"I. Christ commands them to go and baptize the nations: but how much time was past before such a journey was taken! And when the time was now come that this work should be begun, Peter doth not enter upon it without a previous admonition given him from heaven. And this was occasioned hereby, that, according to the command of Christ, the Gospel was first to be preached to Judea, Samaria, and Galilee.
"II. He commands them to baptize in the name of the Father, and of the Son, and of the Holy Ghost; but among the Jews, they baptized only in the name of Jesus. See Acts 2:38; Acts 8:16; Acts 19:5. For this reason, that thus the baptizers might assert, and the baptized confess, Jesus to be the true Messias; which was chiefly controverted by the Jews. Of the same nature is that apostolic blessing, Grace and peace from God the Father, and from our Lord Jesus Christ. Where then is the Holy Ghost? He is not excluded, however he be not named. The Jews did more easily consent to the Spirit of the Messias, which they very much celebrate, than to the person of the Messias. Above all others they deny and abjure Jesus of Nazareth. It belonged to the apostles, therefore, the more earnestly to assert Jesus (to be the Messias) by how much the more vehemently they opposed him: which being once cleared, the acknowledging of the Spirit of Christ would be introduced without delay or scruple. Moses, (in Exodus 6:14), going about to reckon up all the tribes of Israel, goes no farther than the tribe of Levi; and takes up with that to which his business and story at that present related. In like manner, the apostles, for the present, baptize in the name of Jesus, and bless in the name of the Father and of Jesus, that thereby they might more firmly establish the doctrine of Jesus, which met with such sharp and virulent opposition; which doctrine being established among them, they would soon agree about the Holy Ghost.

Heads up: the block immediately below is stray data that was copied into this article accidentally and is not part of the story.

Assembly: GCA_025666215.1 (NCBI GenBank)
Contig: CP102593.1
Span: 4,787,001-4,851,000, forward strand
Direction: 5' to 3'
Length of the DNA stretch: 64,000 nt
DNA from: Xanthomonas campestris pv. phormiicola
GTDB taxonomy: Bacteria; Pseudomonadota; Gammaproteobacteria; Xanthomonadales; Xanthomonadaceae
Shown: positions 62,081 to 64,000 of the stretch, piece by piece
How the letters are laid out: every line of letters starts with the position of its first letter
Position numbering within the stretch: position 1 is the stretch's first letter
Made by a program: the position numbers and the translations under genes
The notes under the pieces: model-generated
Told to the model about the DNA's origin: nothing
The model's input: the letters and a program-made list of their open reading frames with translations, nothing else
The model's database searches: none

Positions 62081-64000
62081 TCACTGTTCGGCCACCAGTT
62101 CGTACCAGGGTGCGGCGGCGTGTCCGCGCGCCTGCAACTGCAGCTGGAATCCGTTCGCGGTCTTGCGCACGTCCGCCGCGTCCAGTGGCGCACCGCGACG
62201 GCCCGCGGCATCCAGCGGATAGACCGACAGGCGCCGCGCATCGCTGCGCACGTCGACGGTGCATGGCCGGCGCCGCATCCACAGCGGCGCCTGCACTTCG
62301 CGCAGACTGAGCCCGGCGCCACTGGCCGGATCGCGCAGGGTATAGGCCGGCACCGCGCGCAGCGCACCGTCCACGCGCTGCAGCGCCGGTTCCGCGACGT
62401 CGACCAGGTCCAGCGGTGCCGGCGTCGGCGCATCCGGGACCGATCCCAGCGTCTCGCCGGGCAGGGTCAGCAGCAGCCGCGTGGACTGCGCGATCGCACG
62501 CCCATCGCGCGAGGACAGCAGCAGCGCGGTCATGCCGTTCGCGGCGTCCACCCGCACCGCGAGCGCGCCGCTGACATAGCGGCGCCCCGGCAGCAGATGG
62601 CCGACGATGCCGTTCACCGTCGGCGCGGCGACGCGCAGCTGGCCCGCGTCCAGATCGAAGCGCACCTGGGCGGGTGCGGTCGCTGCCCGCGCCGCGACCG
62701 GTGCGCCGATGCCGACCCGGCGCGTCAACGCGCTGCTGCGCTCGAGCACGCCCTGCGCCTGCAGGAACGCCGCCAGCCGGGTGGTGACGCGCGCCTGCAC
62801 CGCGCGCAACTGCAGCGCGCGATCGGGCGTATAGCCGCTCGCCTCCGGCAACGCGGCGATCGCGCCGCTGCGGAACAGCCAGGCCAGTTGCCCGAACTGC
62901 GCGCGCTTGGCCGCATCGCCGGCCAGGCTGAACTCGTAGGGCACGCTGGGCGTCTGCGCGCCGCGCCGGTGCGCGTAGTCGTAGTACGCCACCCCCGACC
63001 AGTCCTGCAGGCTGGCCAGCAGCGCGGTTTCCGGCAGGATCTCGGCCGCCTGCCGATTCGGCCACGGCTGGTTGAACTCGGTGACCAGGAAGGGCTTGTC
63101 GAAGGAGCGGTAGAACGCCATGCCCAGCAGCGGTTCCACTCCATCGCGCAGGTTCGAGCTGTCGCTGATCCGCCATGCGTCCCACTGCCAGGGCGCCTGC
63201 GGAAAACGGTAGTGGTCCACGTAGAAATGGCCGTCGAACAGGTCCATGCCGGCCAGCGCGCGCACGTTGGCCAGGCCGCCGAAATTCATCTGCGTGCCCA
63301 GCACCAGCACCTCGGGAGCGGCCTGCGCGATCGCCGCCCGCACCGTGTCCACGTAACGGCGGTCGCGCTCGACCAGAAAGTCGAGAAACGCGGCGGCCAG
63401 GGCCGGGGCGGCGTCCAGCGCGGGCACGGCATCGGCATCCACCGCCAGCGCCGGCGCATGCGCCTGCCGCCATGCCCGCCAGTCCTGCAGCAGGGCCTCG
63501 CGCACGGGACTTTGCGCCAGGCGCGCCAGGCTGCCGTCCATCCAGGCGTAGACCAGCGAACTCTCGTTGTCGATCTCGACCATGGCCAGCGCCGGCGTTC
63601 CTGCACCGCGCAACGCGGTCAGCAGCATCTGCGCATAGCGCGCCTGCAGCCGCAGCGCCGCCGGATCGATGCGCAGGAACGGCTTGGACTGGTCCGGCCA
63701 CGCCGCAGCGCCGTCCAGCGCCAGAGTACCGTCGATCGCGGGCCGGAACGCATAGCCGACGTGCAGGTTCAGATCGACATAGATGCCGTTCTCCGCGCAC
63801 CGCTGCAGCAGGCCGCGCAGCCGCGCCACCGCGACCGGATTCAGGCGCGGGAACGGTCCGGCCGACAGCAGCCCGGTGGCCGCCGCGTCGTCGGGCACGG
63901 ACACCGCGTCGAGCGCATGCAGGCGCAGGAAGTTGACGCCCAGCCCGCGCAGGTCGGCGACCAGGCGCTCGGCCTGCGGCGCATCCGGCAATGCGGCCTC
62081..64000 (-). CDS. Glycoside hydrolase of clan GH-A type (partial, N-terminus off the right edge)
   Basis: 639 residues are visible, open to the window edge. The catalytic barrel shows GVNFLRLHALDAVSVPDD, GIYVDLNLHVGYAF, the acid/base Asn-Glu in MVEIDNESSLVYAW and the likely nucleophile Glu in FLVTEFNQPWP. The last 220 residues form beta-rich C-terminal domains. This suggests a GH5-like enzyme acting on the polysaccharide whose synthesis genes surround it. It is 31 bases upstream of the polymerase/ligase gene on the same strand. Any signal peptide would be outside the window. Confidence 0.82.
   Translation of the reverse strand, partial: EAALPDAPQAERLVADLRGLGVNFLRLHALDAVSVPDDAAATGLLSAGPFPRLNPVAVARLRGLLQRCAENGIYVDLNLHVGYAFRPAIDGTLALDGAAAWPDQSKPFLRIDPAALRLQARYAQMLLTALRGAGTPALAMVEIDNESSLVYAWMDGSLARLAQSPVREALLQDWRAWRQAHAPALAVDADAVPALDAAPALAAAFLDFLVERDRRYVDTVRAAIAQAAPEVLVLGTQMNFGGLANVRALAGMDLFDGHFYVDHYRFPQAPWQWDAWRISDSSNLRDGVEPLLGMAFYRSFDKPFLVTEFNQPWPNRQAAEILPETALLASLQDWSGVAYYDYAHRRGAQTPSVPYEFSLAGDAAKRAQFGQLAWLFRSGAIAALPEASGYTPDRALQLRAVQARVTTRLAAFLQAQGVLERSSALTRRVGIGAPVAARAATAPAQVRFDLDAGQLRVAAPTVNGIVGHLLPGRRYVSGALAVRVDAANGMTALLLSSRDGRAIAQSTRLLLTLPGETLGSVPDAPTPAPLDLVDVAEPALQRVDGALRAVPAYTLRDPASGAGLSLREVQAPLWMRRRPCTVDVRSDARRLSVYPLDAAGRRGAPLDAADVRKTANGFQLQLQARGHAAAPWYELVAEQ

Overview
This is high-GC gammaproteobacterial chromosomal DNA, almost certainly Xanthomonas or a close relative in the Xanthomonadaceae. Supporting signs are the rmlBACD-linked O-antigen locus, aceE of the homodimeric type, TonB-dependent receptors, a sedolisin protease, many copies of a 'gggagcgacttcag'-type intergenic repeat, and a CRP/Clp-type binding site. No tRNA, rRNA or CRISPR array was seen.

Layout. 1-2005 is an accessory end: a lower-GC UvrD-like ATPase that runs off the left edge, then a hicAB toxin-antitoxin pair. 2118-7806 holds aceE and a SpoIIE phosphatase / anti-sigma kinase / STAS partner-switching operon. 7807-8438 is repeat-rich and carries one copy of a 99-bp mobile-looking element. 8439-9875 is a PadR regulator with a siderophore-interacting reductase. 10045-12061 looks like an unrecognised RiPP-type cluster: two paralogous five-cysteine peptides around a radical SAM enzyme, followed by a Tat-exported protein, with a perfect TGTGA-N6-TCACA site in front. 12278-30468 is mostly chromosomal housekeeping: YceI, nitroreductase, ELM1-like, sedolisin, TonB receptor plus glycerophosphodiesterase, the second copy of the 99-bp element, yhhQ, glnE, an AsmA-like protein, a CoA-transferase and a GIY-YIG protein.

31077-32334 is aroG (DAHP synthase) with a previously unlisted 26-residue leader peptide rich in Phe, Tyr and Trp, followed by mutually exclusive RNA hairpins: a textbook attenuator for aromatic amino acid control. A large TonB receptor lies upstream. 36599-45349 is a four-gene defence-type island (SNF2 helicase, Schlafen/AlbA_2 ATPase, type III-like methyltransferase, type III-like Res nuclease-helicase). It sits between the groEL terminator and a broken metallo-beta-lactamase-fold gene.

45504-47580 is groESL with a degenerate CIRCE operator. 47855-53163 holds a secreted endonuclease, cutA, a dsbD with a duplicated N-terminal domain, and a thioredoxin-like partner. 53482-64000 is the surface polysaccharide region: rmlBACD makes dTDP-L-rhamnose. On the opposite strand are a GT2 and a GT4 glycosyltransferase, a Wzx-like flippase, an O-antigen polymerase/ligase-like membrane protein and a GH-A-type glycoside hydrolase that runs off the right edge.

"III. Among the Jews, the controversy was about the true Messias; among the Gentiles, about the true God. It was therefore proper among the Jews to baptize in the name of Jesus, that he might be vindicated to be the true Messias. Among the Gentiles, in the name of the Father, and of the Son, and of the Holy Ghost, that they might be hereby instructed in the doctrine of the true God. - Let this be particularly noted.
"IV. The Jews baptized proselytes into the name of the Father, that is, into the profession of God, whom they called by the name of Father. The apostles baptize the Jews into the name of Jesus the Son, and the Gentiles, into the name of the Father, and of the Son, and of the Holy Ghost.
"V. The Father hath revealed himself in the old covenant; the Son in the new; in human flesh by his miracles, doctrine, resurrection and ascension; the Holy Ghost in his gifts and miracles. Thus the doctrine of the ever blessed Trinity grew by degrees to full maturity. For the arriving to the acknowledgment of which, it was incumbent upon all who professed the true God to be three in one to be baptized into his name." Lightfoot's Works, vol. ii. p. 274.